DoJ vows to protect women seeking abortions in Texas after radical state ban – The Guardian

US attorney general Merrick Garland announced on Monday that the federal government will take action to protect those in Texas trying to obtain an abortion in the wake of the strictest anti-abortion law in the US taking effect last week.

The US justice department said that it will not tolerate violence against anyone seeking abortion services in the state and that federal officials are exploring all options to challenge the ban on almost all terminations, with new state law also empowering the public to enforce the law in a way critics decry as promoting vigilantism.

Garland issued a statement that said the DoJ would “protect those seeking to obtain or provide reproductive health services” under a federal law known as the Freedom of Access to Clinic Entrances (or Face) Act.

Garland said that federal prosecutors are still urgently examining ways to challenge the Texas law and that the DoJ would enforce the federal law “in order to protect the constitutional rights of women and other persons, including access to an abortion”.

The most radical abortion law in the US went into effect on 1 September after the US supreme court did not step in by the 31 August deadline to block it, after an emergency appeal to the highest court, despite concerted legal campaigns.

The near-total abortion ban in Texas empowers any private citizen to sue an abortion provider or anyone deemed to have helped a women get an abortion against the law, although not the patient themselves.

Critics said it was opening the floodgates to harassing and frivolous lawsuits from anti-abortion vigilantes that could eventually shutter most of the dwindling number of clinics in the state. The Texas law also leaves the landmark supreme court case Roe v Wade that led the way to abortion being legal across the US in 1973, hanging by a thread.

The federal law commonly known as the Face Act, meanwhile, prohibits physically obstructing or using the threat of force to intimidate or interfere with a person seeking reproductive health services.

The law also prohibits damaging property at abortion clinics and other reproductive health centers.

The new Texas law prohibits abortions once medical professionals can detect cardiac activity, usually around six weeks – before some women know they’re pregnant.

Courts have blocked other states from imposing similar restrictions, but Texas’s law differs significantly because it leaves enforcement up to private citizens through lawsuits instead of criminal prosecutors, partly as a way to avoid legal review.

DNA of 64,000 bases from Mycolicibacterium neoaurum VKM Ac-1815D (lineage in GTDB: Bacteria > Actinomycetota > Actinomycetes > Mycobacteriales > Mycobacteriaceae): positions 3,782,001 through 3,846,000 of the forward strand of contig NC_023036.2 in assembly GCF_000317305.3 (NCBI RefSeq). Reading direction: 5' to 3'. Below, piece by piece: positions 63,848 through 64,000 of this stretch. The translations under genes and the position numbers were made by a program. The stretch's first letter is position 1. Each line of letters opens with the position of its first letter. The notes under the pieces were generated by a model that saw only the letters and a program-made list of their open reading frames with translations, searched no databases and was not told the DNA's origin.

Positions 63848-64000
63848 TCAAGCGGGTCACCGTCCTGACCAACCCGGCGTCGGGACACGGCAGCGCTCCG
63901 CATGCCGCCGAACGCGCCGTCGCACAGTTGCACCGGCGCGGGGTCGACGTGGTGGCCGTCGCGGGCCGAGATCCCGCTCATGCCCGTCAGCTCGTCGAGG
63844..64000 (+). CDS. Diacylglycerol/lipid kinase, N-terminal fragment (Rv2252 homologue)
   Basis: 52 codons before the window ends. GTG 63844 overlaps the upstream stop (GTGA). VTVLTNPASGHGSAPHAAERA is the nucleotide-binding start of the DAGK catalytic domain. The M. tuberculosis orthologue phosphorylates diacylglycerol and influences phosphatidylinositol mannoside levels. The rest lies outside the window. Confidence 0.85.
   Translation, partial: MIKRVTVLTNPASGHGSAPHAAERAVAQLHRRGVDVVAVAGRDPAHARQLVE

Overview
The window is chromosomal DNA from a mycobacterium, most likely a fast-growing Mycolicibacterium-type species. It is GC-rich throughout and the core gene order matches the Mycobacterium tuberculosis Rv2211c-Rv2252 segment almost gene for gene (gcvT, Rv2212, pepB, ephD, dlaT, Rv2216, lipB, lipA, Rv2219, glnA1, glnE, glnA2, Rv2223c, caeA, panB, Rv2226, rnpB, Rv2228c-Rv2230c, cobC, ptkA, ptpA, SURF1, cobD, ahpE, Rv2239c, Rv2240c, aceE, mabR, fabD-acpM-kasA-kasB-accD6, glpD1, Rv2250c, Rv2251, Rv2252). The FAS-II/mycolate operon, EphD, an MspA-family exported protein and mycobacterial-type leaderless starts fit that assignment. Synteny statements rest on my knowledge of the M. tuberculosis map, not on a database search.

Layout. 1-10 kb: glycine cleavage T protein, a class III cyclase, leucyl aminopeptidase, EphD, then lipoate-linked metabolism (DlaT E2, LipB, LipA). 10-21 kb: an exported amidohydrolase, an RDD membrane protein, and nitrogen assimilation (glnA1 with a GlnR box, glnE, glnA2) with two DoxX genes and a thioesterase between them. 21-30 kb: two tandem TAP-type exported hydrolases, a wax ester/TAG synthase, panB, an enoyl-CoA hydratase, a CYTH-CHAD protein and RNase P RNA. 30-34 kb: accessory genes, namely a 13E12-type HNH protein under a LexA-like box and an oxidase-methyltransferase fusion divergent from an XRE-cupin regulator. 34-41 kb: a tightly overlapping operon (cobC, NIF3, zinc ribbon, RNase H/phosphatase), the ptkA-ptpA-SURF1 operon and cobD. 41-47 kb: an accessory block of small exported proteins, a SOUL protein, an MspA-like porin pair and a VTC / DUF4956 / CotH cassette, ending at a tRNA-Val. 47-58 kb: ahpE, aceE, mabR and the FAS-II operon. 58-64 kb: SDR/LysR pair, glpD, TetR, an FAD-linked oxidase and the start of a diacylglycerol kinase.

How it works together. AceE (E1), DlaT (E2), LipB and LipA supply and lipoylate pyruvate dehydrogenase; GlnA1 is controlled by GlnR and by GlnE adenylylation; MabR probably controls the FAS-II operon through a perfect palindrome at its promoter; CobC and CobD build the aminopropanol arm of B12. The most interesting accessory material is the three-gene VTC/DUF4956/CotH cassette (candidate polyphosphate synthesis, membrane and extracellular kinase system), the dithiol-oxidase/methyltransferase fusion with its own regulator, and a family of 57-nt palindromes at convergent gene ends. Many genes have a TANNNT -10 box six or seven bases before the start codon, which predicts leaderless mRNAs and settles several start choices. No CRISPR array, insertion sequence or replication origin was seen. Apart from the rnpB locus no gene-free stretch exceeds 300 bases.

Justice department officials have also been in contact with prosecutors, including US attorneys in Texas and the FBI field offices in the state, to discuss enforcing the federal provisions.

“The department will provide support from federal law enforcement when an abortion clinic or reproductive health center is under attack,” Garland said.

“We will not tolerate violence against those seeking to obtain or provide reproductive health services, physical obstruction or property damage in violation of the Face Act.”

After failing to step in before the law came into effect, the supreme court’s five-strong conservative majority then issued a decision in the emergency case, refusing to block the law, with the three liberal justices publishing blistering dissents and being joined by chief justice John Roberts.

Joe Biden called the law unconstitutional and promised efforts by his administration to counter its effects as quickly as possible.

But there is a limit to what the federal government can do.

Ironically, Merrick Garland would have been a supreme court justice if Barack Obama had been able to get his nomination through when he was president. But then Senate majority leader and Kentucky Republican Mitch McConnell blocked the process and the vacancy he had been picked to fill, after Antonin Scalia’s death, went to a Donald Trump pick after the latter won the White House.

After Biden won the 2020 election, beating Trump, he nominated Garland to become his attorney general.